Attribution: Credit given to the creator of a work that you have used; citing a work used or referenced; in research papers, your Works Cited or References pages give attribution
Author/Artist/Creator: Person who created a copyrighted work; may be an author, artist, musician, web designer, etc.
Collective work: Copyrighted work made by two or more people in which all parties share copyright.
Consumable(s): Copyrighted work(s) meant to be used only once and by one person; coursepacks, workbooks, and such fall into this category
Copyleft: A type of license granted by the copyright holder that is less restrictive than standard copyright protections, often granting others at least the right to distribute the work, but may also give others the right to make derivative works, performance rights, and other traditionally protected rights covered by copyright. Creative Commons works carry copyleft licensing.
Copyright: Protection of published and unpublished works under US law and international convention. These include literary, dramatic, artistic, musical, electronic and web-based materials, and other original works.
Copyright Infringement: Unauthorized use of any copyrighted material or intellectual property, thereby violating the copyright holder’s rights.
Copyright Notice: An identifier used to designate that the contents are protected under copyright law.
Corporate author: Corporation responsible for the creation of a copyrighted work; often have individual people hired to create materials for them in their corporation’s name; see Work for Hire
Creative Commons: A non-profit organization that grants free licensing which lets the authors determine which rights they wish to keep and which rights they decide to waive.
Derivative Work: A work that has been modified or changed from its original form.
Distribution Rights: The right to display, give away, sell, or otherwise pass on a copyrighted work to another. This right is usually limited to the owner of the copyright for that work.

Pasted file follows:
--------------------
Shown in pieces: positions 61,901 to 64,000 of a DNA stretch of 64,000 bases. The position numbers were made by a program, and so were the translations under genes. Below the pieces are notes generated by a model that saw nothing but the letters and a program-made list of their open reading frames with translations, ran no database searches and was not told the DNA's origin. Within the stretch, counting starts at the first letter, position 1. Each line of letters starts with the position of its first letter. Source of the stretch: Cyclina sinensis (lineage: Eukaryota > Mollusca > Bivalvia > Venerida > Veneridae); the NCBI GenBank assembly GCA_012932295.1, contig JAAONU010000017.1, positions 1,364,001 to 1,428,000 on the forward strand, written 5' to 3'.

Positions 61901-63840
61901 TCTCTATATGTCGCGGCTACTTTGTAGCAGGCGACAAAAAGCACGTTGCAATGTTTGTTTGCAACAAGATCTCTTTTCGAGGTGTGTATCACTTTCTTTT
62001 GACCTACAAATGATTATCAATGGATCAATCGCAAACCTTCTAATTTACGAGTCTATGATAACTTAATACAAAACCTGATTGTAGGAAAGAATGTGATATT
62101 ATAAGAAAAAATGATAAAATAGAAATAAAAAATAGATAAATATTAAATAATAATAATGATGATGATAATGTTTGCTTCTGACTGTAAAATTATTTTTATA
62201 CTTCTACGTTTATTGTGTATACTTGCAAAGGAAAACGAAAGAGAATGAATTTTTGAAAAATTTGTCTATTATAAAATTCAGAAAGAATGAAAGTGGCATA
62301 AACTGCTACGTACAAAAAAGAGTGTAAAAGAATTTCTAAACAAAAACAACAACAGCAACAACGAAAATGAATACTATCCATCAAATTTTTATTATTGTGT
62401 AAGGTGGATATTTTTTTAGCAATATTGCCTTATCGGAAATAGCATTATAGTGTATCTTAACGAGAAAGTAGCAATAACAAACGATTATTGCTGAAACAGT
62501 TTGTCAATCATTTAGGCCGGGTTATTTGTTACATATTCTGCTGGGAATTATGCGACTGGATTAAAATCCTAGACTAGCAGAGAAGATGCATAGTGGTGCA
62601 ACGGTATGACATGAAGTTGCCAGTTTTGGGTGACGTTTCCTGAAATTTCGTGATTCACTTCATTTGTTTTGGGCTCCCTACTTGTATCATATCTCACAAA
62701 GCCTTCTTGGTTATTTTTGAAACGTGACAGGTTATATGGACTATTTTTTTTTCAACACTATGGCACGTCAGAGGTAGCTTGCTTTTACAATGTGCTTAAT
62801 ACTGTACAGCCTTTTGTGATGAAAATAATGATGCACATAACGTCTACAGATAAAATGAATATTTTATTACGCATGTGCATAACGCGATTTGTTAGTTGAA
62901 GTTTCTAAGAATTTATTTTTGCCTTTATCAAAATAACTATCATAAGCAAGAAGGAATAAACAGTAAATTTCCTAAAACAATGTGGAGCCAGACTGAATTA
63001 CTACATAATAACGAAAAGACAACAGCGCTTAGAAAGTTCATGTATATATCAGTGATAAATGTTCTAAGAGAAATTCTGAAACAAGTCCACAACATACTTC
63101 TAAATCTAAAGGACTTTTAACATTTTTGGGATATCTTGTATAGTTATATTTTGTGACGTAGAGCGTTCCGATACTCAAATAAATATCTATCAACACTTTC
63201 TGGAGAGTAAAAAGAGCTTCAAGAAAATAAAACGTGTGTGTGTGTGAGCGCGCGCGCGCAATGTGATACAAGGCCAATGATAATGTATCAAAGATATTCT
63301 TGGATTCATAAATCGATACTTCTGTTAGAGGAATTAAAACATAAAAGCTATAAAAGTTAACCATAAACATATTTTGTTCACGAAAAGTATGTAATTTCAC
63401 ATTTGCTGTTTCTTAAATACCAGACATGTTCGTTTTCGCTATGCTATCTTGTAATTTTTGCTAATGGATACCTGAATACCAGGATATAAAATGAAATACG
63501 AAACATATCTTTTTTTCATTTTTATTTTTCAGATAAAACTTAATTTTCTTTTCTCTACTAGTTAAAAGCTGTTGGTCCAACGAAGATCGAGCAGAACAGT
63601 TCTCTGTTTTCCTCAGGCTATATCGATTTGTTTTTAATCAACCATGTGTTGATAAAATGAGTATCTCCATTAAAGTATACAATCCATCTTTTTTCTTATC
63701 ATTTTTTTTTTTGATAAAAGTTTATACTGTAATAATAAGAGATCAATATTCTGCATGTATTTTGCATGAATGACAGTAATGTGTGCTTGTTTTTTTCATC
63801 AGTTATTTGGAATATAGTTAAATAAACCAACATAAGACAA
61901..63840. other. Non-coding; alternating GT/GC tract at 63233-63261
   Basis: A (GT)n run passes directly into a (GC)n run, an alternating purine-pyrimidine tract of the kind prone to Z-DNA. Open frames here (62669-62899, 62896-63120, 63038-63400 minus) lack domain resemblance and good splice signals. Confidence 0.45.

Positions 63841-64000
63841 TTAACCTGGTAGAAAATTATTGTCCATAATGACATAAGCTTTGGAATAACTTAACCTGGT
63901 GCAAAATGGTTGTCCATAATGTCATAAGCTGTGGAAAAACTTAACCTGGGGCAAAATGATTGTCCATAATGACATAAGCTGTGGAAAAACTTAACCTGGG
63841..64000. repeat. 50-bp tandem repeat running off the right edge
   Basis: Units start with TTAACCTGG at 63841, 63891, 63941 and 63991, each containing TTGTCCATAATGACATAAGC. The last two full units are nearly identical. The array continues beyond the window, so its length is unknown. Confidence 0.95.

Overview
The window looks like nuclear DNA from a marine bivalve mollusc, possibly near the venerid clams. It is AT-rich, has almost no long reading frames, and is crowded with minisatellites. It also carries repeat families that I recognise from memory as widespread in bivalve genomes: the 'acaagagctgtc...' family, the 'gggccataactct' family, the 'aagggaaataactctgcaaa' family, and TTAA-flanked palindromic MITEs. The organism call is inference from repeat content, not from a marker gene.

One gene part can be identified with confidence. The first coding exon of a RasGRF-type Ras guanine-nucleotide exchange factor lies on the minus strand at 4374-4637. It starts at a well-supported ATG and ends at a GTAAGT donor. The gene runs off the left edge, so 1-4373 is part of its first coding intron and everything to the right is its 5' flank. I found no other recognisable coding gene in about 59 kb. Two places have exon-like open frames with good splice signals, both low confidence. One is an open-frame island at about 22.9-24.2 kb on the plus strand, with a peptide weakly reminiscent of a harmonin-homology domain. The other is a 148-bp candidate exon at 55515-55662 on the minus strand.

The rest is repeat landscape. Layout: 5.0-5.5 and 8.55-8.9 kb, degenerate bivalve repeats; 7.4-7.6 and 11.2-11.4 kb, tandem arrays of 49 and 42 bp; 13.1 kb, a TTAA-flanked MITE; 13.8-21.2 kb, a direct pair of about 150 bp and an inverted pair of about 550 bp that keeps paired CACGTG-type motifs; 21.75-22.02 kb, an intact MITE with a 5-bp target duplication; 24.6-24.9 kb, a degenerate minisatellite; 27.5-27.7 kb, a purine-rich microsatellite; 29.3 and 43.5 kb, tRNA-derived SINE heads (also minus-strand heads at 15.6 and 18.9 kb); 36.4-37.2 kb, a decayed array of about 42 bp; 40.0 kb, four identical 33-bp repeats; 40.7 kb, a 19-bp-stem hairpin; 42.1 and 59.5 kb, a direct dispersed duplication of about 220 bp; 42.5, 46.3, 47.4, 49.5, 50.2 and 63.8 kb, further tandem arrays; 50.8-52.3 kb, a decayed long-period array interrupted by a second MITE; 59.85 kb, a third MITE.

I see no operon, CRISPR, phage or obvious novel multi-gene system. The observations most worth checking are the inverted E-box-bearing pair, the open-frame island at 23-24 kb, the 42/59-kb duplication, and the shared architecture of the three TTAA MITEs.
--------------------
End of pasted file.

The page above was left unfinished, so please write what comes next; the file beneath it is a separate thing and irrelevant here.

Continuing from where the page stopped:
Fair Use: A legal limitation to the exclusive rights covered by copyright laws by using a limited amount of copyrighted material without permission for education, research, news reporting, criticism, or commentary. Printing an article from a library database such as Opposing Viewpoints in Context for a research paper is an example of Fair Use. For more details, see our Fair Use page.
File Sharing: The practice of uploading and/or downloading digital files in any format, including text, images, and audiovisual, to a network where more than one person can access the files. Using TurnItIn.com to turn in a paper for your writing class, or posting a video to YouTube are examples.
Industrial Property: One type of intellectual property that is protected by patents and trademarks. Logos, brand names, and inventions are only a few examples of industrial property.
Intellectual Property: Legal protections given through copyright, patents, or trademarks to creations. For more information, see our Intellectual Property page.
License/Licensing Agreement: Permission granted by the copyright holder to another person or corporation that gives them one or more of the following usually only held by the copyright holder: the right to copy, the right to distribute, the right to display, the right to perform, and the right to make derivative works. Licensing overrides copyright.
Mashup: A form of derivative works that are created by reusing and combining small sections of video, audio, and graphics. If a mashup contains copyrighted material not owned by the person creating the mashup, it may be breaking copyright laws.
Parody: A form of derivative works that are created specifically to make a statement, often humorous, about the original. An example of this isHarvey Putter and the Ridiculous Premise, a film parody of the Harry Potter series. Parodies are an exception to the derivative work rights of the copyright holder; parodies can be made by someone other than the original work’s copyright holder.
Peer-to-Peer (P2P) Technology: Network of online computers allowing users to exchange digital content from one computer to another.
Performance Rights: The right to perform music, plays, and other performance art in public–usually this right belongs only the the copyright holder. Licenses granting performance rights, often limited, can be purchased.
Piracy: The intentional sale of copyrighted works by illegal means.
Plagiarism: The practice of claiming on person’s work as your own; not giving credit to the author or creator of a book, picture, song, or film used in a research paper, PowerPoint, or other creation is a common form of plagiarism.
Public Domain: Works that are no longer protected by copyright are in the public domain–they are “owned” by everyone rather than an individual or corporation.
Rights Clearance: The process of obtaining permission for use of a copyrighted work from the copyright holder.
Royalty: The fee paid to the author of a copyrighted work in order to use it.
Royalty-Free Agreement: Purchased license to use copyrighted work many times for an unlimited amount of time.
Work for Hire: Creations made by an employee while employed by a company as part of his or her job, or creations commissioned in certain circumstances.